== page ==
http://www.stanleyengineeredfastening.com/brands/s...

RE: How to design parts with Molded-In inserts?

Most manufacturers publish an actual design guide that cover boss sizes, wall thicknesses, etc that are specifically aimed at the types of inserts that they supply. It takes 5 seconds on Google to type in "molded insert design guide" and get a number of good hits.

It is better to have enough ideas for some of them to be wrong, than to be always right by having no ideas at all.

RE: How to design parts with Molded-In inserts?

Ultrasonic inserts can be installed nicely with a practiced hand and a big soldering iron with a modified tip.

Mike Halloran
Pembroke Pines, FL, USA

RE: How to design parts with Molded-In inserts?

(OP)
Thank you for the great tips!

But i still cant find any reference on how to specify on a drawing the insert, because from the CAD point of view this is an assembly but theoretically the area without the insert will be a solid body without any holes as the polymer flow will fill the space that the insert would have occupied completely.

@Mike the final product will be a Mil. Spec. so no shortcuts smile.

RE: How to design parts with Molded-In inserts?

For ultrasonic, or otherwise thermally installed, inserts, you specify a cored hole in the molded part, in accordance with the insert manufacturer's recommendations.
... not _no_ hole.

For a molded-in insert, you specify the location of the thread in the insert, which will usually have a blind threaded hole within it, and you make sure the boss around the insert has wall thickness in accord with the manufacturer's recommendations, etc.

I haven't done a molded MIL-spec part; do they even allow non-replaceable inserts?



Mike Halloran
Pembroke Pines, FL, USA

RE: How to design parts with Molded-In inserts?

(OP)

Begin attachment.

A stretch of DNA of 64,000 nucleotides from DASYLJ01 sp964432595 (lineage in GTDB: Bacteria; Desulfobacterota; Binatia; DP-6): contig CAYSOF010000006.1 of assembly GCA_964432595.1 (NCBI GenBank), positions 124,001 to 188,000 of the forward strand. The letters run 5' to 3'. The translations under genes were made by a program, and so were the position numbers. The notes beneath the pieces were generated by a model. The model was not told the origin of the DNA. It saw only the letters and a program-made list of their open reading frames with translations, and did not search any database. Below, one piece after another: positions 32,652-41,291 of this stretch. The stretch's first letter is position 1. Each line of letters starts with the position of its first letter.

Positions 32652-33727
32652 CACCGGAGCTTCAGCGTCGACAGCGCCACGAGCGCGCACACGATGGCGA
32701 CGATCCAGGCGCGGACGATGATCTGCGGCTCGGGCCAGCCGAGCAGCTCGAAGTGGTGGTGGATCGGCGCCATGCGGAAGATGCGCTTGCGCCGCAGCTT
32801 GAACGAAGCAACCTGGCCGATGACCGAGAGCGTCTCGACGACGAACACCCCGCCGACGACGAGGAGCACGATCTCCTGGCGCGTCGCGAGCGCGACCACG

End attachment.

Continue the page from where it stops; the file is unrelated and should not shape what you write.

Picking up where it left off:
Apparently yes when it suits their needs, i don't argue, i just love the challenge and learning from the jobs i get from them!

Btw when you said that i need to mark the location of the thread of the insert, you mean that i mark the center axis of the thread using center mark, dimensions and just annotate the thread using the standard ISO (for example) annotation?

RE: How to design parts with Molded-In inserts?

Yeah, something like that. Location, thread specs including depth, stuff you can measure, maybe an extended tolerance zone limiting misalignment of the insert depending on the mating parts, etc..

You also should annotate the callout or otherwise make the insert's presence clear, and show the insert's envelope as hidden lines in the drawing.


Mike Halloran
Pembroke Pines, FL, USA

RE: How to design parts with Molded-In inserts?

I always model the plastic with insert as an assembly if it's molded in. The assembly model is what goes into the plastic molding drawing. If you are going to install the insert post molding then as Mike said you have to model the molded in hole specified to the insert manufactures requirements.

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The Help for this program was created in Windows Help format, which depends on a feature that isn't included in this version of Windows.